Ukraine’s security forces had given the crowds a deadline of 6 PM to end the protests. As evening came, riot police drew in around Independence Square, but it was still unclear whether and when they would strike. Fires broke out in the square, and central Kiev experienced a street light outage sometime before midnight. According to local reports, police shot UV paint at the protesters in order to make them visible targets in the darkness.
Meanwhile, the Trade Unions building, located on one side of Independence Square, also started to burn. This had been the protesters’ organizational heart for over two and a half months. Riot police reportedly entered the building’s upper floors from the roof before the blaze broke out. The Interior Ministry has since accused the radical organization Right Sector of setting fire to the building.
Meanwhile, Ukraine’s unruly western regions were not dozing. In Lviv, protesters captured the regional administration building, police headquarters, and prosecutor’s office. Local news sources say that legal papers and documents were thrown from the windows of the prosecutor’s office and then mostly burnt on a bonfire near the building. In one of the windows, an activist appeared holding a bottle of champagne. Demonstrators in Ternopil and Ivano-Frankivsk, in the west of Ukraine, also captured official buildings.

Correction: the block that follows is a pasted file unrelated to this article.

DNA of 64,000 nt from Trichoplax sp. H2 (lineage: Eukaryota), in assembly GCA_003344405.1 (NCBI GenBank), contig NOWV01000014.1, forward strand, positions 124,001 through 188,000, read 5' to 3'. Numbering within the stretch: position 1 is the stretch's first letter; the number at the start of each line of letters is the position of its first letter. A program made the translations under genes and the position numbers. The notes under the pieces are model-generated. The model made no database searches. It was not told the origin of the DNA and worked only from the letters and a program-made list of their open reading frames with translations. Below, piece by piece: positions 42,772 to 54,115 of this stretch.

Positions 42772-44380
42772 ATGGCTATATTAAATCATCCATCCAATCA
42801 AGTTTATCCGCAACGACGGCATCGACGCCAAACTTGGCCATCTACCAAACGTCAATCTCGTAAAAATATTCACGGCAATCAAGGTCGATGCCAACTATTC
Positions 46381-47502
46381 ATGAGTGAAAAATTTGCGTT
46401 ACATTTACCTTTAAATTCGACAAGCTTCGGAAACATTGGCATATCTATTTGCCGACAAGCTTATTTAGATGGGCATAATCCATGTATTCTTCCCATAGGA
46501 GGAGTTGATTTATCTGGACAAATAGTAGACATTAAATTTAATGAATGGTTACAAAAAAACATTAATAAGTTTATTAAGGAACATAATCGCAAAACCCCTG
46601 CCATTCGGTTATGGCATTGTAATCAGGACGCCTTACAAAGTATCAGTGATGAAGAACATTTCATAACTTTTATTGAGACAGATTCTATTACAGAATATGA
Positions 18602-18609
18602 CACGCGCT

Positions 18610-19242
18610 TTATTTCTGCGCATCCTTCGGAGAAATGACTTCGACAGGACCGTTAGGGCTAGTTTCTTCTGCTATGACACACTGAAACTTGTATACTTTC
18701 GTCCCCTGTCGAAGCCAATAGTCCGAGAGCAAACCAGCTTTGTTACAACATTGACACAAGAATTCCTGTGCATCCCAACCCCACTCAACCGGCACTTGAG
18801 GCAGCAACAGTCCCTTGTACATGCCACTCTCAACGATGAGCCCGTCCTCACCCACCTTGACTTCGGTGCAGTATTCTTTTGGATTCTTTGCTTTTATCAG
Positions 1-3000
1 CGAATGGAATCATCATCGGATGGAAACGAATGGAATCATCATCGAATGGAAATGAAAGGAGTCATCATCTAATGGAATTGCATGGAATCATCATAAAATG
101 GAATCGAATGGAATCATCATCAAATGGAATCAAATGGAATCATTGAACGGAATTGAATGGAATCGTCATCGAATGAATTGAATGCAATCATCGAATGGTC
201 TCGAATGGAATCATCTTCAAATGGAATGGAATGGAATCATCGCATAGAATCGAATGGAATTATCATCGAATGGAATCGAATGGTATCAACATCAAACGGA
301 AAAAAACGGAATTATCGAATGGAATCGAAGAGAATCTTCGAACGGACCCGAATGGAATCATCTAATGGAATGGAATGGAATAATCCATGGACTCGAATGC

As the evening approached 11 PM, two of the opposition leaders, Vitali Klitschko and Arseniy Yatsenyuk, arrived at Yanukovych’s office for talks. They were kept waiting for over an hour.
“Yanukovych is hiding,” tweeted a member of Klitschko’s team. “They keep being told that the president will meet with them at any moment.”
When the talks finally took place, they came to nothing. Klitschko, a former heavyweight boxing champion and the leader of the UDAR (or “Punch”) party, afterward told the Ukrainian media that Yanukovych had simply said that the protesters should go home.
"We are standing on the edge of the most dramatic chapter of our country’s history,” Yatsenyuk told the Ukrainian press after emerging from the talks, adding that the protesters have the right to gather in Independence Square, known as the Maidan.
Vitali Klitschko condemns Ukraine government